How to Plan a Debt-Free Wedding

As many of you know, my wife and I recently got married in August 2016 (read about How It All Began here)  so I decided to write about how we planned our wedding since the details are still fresh in my mind.  It certainly was a learning process for the both of us!  Continue reading to see how we were able to have a debt-free wedding with very little stress along the way.


Shortly after the proposal in May 2015 (I think it might have been that same week for my wife!), we started to think about where we might get married.  A good strategy that worked for us involved my wife and her mom spending weekends touring a few of the local venues that seemed appealing.  This helped to narrow down the field of options before I got my feet wet in the search.

When they found a venue that could be “the one,” my wife and I went to tour it together.  Soon enough, we had the search narrowed down between three locations.  All three locations were fairly local and were comparable in price.  Of course, our main goal from the beginning was to pay cash for all of our wedding expenses.  We graciously received help from both of our families as well, which enabled us to ultimately choose the venue we really loved (We highly recommend The Carriage House by the way)!


This leads me to the first tip I have for you:

       TIP #1.   Set up a “rough” wedding budget before you begin searching for the venue.

Think big picture here.  The largest wedding expense is usually the venue and cost of food.  So we researched the cost of the two locations that we were interested in.   By doing some simple math, we estimated how long we would need to save to be able to afford the cost.  For example, if the venue will cost $20,000 and you can save $2,000 per month, you’d need to save for ten months.  It’s important to factor in any help you will receive from family members also. We applied this same way of thinking to the other major wedding expense categories such as photography and videography (my wife loves photos and videos!), flowers, entertainment, etc.



My wife sometimes gets a little embarrassed because I always try to negotiate anytime money is involved in a transaction.  Case in point, when we had the venue choice narrowed down to three places, I created a spreadsheet detailing the costs and which items each venue offered.  This greatly helped the negotiation process when we finally decided on the venue we wanted.  The sales representative was able to clearly see the cost of what other venues were offering and sweetened the deal by adding in things that normally cost hundreds of dollars.  I can still remember how happy my wife was when we got them to add chiavari chairs at no additional cost (normally $11 a chair!).  We had about 150 people at our wedding so that would really add up quickly!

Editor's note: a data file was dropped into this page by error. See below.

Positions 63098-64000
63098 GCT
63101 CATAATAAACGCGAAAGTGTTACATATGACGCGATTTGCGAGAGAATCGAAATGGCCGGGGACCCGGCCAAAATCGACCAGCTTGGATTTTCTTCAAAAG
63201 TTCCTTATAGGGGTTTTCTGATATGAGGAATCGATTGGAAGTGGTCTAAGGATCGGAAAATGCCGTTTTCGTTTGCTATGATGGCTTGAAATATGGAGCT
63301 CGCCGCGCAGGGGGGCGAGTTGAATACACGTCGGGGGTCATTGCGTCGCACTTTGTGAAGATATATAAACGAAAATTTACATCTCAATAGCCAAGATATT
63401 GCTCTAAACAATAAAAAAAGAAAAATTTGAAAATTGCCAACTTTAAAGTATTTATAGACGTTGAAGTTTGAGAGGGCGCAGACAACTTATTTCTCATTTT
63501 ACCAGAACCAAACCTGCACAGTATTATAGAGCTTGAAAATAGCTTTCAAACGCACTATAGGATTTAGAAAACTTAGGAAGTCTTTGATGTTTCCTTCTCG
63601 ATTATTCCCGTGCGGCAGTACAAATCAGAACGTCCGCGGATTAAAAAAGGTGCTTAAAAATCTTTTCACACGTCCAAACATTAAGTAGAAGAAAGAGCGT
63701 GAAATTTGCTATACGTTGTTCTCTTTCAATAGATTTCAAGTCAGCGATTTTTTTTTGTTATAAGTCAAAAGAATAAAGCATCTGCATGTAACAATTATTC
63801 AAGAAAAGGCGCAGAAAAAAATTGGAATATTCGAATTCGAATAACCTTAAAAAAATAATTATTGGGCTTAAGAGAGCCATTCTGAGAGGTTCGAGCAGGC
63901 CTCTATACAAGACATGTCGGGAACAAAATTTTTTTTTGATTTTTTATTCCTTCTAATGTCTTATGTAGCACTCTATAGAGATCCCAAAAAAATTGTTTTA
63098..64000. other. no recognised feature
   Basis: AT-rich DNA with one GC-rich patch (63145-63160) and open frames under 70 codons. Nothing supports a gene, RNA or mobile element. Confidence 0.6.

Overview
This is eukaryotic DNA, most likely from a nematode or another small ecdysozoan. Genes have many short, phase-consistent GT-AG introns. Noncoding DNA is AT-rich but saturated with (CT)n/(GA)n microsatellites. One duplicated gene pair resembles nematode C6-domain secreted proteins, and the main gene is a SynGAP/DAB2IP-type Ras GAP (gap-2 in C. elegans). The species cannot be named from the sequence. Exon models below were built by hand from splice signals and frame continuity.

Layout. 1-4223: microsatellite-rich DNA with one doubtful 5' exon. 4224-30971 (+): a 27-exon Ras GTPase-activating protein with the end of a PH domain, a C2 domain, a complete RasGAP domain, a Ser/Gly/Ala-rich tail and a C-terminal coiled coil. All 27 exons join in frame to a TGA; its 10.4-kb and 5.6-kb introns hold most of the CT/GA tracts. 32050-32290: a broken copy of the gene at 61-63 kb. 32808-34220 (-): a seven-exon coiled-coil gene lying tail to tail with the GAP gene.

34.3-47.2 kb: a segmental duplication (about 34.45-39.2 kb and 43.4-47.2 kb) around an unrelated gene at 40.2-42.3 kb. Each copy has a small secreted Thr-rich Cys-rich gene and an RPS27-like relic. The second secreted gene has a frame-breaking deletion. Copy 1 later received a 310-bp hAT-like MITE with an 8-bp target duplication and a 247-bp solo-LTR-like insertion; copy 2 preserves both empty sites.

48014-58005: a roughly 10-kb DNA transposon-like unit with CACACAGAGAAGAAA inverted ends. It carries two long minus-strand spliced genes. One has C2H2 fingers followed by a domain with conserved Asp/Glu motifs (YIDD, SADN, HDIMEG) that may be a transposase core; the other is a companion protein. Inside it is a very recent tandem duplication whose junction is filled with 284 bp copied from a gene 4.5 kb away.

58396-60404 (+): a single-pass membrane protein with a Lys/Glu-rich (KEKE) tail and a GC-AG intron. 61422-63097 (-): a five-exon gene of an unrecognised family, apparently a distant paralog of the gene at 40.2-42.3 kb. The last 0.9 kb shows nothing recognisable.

TIP #2.   ALWAYS negotiate with the wedding venue and vendors.

The key players in the wedding industry want your business.  This is true in most industries, but I found it to be especially true in the wedding industry.  We were able to negotiate cash prices for our photographer, videographer, DJ, and florist (all of the major wedding vendors).  When we decided on a particular vendor to use, we researched their competitors and offered a price we were comfortable paying.  The truth is, not one vendor told us “No!” and most of our initial offers were accepted.


Throughout the planning process, which surprisingly went very smoothly, we tried to maintain a long-term view.  By that, I mean we tried to make specific wedding decisions by thinking, “In 10, 15, 40 years, will this matter?”  With that being said, the most important things to us were the photography and videographer (in other words, the memories).

       TIP #3.   Think about what wedding items mean the most to you when making key decisions.

Our main goal was to create an enjoyable day that could be relived forever through photographs and videos.  As a result, our photography and videography budget was one of our largest expenses, second in line to the cost of the venue.  The neat thing is that you can choose which aspects are more important and which ones you can live without.




There’s no sense in going through all this trouble if you don’t have an enjoyable, memorable wedding day!  When the day arrives, try to forget about all the hectic stuff you went through and just have a great time with family and friends.

The last tip I want to leave you with is that


We were both shocked at how fast the day goes by….from getting ready with your bridesmaids and groomsmen, to the first look (yes, we did the first look so my wife could have more time for photos and videos!), ceremony and dancing.  You’ll be saying goodbye to guests before you know it.  There’s really NO REASON to let wedding debt haunt you during your honeymoon!

Were you able to have a debt-free wedding?  What were the most memorable parts of your special day?


  1. My husband and I did have a debt free wedding. We had helplanned from family for the caterer, worked connections we had through family and friends for vendors, and ultimately agreed that we were starting a marriage with a wedding that would last a day. Our only regret…my husband still complains he only got one bacon wrapped scallop. Almost 13 years later we’re going strong.

    1. Congratulations Kim on 13 years of happy wedding bliss! Sounds like you did your wedding the right way with no debt. The day flew by so fast for us…come to think about it, I think I may have had only one bacon wrapped scallop also!

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